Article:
The following terms are frequently used in the design of horizontal curves.
Superelevation or cant Superelevation or cant (Ca) is the difference in height between the outer and the inner rail on a curve. It is provided by gradually lifting the outer rail above the level of the inner rail. The inner rail is taken as the reference rail and is normally maintained at its original level. The inner rail is also known as the gradient rail. The main functions of superelevation are the following.
(a) To ensure a better distribution of load on both rails
(b) To reduce the wear and tear of the rails and rolling stock
(c) To neutralize the effect of lateral forces
(d) To provide comfort to passengers
Equilibrium speed When the speed of a vehicle negotiating a curved track is such that the resultant force of the weight of the vehicle and of radial acceleration is perpendicular to the plane of the rails, the vehicle is not subjected to any unbalanced radial acceleration and is said to be in equilibrium. This particular speed is called the equilibrium speed. The equilibrium speed, as such, is the speed at which the effect of the centrifugal force is completely balanced by the cant provided.
Maximum permissible speed This is the highest speed permitted to a train on a curve taking into consideration the radius of curvature, actual cant, cant deficiency, cant excess, and the length of transition. On cruves where the maximum permissible speed is less than the maximum sectional speed of the section of the line, permanent speed restriction becomes necessary.
Cant deficiency Cant deficiency (Cd) occurs when a train travels around a curve at a speed higher than the equilibrium speed. It is the difference between the theoretical cant required for such high speeds and the actual cant provided.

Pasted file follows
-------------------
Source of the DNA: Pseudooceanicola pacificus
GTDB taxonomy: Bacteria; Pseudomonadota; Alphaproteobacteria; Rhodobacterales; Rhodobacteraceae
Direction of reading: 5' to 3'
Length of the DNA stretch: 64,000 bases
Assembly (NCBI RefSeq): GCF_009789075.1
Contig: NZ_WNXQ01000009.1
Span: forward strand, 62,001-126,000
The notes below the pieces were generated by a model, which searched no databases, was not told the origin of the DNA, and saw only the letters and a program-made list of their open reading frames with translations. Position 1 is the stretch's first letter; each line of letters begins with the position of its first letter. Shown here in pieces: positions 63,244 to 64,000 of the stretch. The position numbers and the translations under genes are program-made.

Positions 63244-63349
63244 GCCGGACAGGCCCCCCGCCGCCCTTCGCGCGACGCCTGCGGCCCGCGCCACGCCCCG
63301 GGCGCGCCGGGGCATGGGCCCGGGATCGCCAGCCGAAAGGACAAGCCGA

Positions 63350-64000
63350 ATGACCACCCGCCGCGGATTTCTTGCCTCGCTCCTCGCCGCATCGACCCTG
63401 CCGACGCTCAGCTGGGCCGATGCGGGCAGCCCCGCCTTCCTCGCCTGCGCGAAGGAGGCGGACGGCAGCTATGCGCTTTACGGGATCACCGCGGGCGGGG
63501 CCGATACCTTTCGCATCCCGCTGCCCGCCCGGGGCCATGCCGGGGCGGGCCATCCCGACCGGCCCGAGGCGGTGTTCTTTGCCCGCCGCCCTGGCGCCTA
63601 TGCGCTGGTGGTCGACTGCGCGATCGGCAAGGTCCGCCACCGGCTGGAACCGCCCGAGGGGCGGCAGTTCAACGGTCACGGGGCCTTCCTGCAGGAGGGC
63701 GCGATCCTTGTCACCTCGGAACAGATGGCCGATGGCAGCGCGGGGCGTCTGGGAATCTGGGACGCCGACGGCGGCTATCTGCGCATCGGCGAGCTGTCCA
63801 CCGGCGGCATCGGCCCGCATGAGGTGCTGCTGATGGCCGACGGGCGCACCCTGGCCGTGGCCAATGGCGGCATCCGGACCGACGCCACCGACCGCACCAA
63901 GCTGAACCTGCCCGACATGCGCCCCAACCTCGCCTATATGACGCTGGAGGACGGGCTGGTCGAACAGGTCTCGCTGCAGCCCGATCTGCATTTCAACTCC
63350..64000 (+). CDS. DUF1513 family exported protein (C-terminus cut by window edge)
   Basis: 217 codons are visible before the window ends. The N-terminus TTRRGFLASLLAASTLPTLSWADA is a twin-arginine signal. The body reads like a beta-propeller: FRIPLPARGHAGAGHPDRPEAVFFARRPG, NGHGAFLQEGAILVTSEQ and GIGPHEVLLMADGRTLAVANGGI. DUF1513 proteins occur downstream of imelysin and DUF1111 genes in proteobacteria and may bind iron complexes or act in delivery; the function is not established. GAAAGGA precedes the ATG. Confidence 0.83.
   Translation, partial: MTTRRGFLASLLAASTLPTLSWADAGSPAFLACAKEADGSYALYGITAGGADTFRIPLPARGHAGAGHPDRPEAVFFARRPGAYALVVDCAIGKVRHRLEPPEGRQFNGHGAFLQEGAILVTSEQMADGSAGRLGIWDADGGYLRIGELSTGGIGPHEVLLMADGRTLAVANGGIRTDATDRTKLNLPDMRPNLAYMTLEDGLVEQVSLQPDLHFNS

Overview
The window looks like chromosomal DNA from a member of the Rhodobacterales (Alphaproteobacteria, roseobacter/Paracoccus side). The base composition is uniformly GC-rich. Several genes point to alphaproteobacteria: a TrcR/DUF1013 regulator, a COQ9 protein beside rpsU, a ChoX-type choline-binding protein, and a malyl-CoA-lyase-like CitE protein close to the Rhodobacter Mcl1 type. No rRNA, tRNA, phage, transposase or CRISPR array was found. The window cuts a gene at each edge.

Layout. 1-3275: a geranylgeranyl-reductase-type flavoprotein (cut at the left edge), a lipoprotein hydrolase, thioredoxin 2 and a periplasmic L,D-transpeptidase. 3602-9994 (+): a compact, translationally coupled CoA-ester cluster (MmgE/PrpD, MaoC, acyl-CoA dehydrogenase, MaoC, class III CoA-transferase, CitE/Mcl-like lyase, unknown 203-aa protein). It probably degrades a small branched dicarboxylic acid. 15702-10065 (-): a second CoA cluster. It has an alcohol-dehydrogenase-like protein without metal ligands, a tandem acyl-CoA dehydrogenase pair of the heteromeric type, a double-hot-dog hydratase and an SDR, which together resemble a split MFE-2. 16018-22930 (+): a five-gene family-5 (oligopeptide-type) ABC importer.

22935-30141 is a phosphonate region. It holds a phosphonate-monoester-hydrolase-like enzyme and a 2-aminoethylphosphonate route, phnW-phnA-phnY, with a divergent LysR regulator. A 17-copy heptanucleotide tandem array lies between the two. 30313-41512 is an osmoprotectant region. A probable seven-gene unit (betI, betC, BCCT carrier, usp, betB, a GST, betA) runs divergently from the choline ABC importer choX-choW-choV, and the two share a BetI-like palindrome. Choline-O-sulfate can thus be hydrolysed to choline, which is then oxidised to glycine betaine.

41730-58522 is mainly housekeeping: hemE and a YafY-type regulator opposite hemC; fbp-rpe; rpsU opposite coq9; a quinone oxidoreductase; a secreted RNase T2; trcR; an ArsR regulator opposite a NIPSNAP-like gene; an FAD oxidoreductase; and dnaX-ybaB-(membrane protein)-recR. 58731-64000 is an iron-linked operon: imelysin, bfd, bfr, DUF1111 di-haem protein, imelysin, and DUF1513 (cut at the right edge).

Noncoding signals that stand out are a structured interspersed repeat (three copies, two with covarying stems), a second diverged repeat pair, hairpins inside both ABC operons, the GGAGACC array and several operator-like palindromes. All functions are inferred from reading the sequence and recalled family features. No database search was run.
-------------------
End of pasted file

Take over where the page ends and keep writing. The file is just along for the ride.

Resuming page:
Cant excess Cant excess (Ce) occurs when a train travels around a curve at a speed lower than the equilibrium speed. It is the difference between the actual cant provided and the theoretical cant required for such a low speed.
Cant gradient and cant deficiency gradient These indicate the increase or decrease in the cant or the deficiency of cant in a given length of transition. A gradient of 1 in 1000 means that a cant or a deficiency of cant of 1 mm is attained or lost in every 1000 mm of transition length.
Rate of change of cant or cant deficiency This is the rate at which cant deficiency increases while passing over the transition curve, e.g., a rate of 35 mm per second means that a vehicle will experience a change in cant or a cant deficiency of 35 mm in each second of travel over the transition when travelling at the maximum permissible speed.
1 Centrifugal Force on a Curved Track
A vehicle has a tendency to travel in a straight direction, which is tangential to the curve, even when it moves on a circular curve. As a result, the vehicle is subjected to a constant radial acceleration: